It also helps that Real Genius might be one of the most quotable films on the planet. Even Joss Whedon would cry at how snappy the dialogue is, which is recommendation enough over most college movies where dialogue can be horrifically contrived. Chris Knight is the primary conduit of said snappiness, and you have to wonder how many of Kilmer’s lines are ad-libbed, because it seems like it might be a lot of them. It’s encouraging to have a character who at the start appears to be such a parody of himself—the super-smart-guy-who-can-also-be-a-jerk-because-he’s-good-looking-and-snarky—turn out to be a genuinely decent person who cares about people. And he proves that by changing his tactics with others; when he realizes that Mitch is not responding to devil-may-care antics, he quits the act and explains his reasons for exhibiting rather extreme senioritis. It comes clear very quickly that his primary reason for asking Dr. Hathaway to make Mitch his roommate is to make certain that Mitch doesn’t make his (or Lazlo’s) mistakes. Without realizing that they’re already being lured into the same gambit that snagged Lazlo years ago, Chris is already trying to provide Mitch with the tools he needs to avoid the scenario. He may be a cynic, as he says, but he’s inciting campus rowdiness to protect everyone’s health and expand their horizons, not to encourage them to blow their educations.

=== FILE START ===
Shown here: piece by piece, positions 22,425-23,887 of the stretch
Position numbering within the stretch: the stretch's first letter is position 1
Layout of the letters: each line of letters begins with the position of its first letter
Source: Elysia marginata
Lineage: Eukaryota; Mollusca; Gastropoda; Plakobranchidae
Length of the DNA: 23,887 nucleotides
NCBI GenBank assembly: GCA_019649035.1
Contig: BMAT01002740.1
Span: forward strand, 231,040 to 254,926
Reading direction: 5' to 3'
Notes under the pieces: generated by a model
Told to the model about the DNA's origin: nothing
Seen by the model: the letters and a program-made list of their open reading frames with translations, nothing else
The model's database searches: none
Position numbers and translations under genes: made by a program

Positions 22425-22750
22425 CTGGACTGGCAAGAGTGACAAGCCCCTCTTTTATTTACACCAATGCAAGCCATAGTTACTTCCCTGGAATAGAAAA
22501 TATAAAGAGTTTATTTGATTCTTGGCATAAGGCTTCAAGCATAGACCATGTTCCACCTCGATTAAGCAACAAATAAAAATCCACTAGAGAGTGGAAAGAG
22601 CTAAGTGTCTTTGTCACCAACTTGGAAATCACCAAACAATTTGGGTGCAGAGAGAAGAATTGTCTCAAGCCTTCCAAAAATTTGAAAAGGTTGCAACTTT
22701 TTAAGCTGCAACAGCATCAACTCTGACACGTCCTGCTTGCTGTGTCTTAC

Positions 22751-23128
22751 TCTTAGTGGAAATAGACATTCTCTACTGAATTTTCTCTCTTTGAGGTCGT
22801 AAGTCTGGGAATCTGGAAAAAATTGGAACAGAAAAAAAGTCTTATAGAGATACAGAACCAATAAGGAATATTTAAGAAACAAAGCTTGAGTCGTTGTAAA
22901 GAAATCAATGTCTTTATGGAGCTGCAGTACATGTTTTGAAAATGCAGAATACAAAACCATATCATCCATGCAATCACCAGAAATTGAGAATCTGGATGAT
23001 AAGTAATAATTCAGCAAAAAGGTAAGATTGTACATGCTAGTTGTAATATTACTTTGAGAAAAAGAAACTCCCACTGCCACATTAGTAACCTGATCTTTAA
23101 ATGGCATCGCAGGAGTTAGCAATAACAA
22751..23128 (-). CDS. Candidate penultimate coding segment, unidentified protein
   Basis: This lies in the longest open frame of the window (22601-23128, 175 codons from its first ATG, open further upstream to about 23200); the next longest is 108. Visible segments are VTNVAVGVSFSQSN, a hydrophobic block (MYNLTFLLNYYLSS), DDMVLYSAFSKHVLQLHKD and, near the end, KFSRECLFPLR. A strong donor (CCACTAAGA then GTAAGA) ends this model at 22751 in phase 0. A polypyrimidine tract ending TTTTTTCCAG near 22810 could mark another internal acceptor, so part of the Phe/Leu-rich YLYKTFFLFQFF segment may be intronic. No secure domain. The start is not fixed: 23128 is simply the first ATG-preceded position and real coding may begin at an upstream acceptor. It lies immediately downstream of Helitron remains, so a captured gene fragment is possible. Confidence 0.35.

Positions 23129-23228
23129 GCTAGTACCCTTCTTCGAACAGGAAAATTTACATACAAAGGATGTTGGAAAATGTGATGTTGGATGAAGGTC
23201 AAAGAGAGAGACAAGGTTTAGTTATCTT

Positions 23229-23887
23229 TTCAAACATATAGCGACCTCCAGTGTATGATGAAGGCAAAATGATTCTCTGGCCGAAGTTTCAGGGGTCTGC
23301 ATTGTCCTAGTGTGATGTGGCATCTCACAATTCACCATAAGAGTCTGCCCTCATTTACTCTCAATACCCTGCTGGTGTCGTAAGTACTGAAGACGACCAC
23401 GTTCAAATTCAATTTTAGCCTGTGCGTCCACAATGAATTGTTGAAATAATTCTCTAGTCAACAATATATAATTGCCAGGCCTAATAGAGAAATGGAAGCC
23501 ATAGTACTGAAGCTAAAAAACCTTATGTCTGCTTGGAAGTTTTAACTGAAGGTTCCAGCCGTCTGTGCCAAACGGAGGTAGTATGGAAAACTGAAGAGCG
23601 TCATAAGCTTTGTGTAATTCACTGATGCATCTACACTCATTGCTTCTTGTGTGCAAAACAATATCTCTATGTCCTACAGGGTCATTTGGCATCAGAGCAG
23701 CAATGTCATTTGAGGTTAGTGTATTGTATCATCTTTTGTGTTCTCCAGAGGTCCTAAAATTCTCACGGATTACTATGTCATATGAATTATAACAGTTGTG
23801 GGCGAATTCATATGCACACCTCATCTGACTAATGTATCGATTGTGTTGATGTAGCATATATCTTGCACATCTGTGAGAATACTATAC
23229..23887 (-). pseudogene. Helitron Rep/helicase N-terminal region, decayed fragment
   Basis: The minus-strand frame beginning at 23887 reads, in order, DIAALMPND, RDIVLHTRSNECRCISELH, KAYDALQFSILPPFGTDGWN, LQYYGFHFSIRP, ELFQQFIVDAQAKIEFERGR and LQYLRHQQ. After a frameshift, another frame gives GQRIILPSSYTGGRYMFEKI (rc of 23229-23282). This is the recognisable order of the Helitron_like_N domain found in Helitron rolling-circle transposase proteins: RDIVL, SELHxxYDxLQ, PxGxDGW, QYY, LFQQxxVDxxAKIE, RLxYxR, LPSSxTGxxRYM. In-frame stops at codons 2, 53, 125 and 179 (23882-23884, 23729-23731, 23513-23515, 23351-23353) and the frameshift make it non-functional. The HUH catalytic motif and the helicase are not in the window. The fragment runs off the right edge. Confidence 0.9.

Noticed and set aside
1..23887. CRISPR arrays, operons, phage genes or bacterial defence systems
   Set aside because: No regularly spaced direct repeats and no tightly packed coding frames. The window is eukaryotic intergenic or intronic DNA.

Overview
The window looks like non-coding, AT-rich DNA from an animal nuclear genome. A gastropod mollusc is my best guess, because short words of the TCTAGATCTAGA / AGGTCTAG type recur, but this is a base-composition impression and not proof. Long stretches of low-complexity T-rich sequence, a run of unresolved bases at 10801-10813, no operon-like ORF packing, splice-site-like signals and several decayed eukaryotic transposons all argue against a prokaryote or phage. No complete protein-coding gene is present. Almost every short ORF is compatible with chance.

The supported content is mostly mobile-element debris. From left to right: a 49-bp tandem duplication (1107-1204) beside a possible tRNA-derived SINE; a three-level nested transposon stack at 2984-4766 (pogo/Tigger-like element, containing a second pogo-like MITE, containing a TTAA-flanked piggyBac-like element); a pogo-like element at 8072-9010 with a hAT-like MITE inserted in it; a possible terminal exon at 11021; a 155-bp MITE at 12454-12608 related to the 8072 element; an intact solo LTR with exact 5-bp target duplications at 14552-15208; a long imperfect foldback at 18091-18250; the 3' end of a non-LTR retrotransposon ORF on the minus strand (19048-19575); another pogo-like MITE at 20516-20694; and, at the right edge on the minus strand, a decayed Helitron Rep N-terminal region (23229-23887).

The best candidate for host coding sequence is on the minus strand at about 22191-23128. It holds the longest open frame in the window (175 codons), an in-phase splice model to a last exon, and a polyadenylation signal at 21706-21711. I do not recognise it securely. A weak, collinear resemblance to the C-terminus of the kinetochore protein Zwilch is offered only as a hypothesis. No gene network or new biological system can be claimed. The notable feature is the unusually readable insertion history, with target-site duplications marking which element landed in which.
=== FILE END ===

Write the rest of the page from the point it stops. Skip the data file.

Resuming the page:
In that way, Real Genius occupies an interesting middle ground in how it portrays education for a film that’s all about brainy, bookish people. It’s not suggesting that going to college should be one long non-stop alcohol-fueled party haze, but it’s also not suggesting that what you learn at a higher education facility is the only valuable knowledge you will ever absorb. Life experience is shown to be equally (or even more) valuable. And while it can be easier to retreat into books when you’re a certain kind of person, the tale cautions that it’s important to stay aware of the world around you–otherwise you might miss when you’re being taken advantage of. For a film that’s already 30 years old, the wisdom it displays is universal; value your emotional development as much as your intellectual development; use your abilities to improve the world; question authority; definitely don’t make dangerous weapons for your college professors.
So you can keep Revenge of the Nerds, if that’s your thing, and all the other films of its ilk. They do a fairly poor job of committing the experience of social outsiders to memory. For a film that offers a chance to laugh with people rather than at them, to appreciate what college truly teaches most of us, to embrace what’s really fun about being an unabashed geek, I’d recommend Real Genius every single time.
Gif from Panda Whale.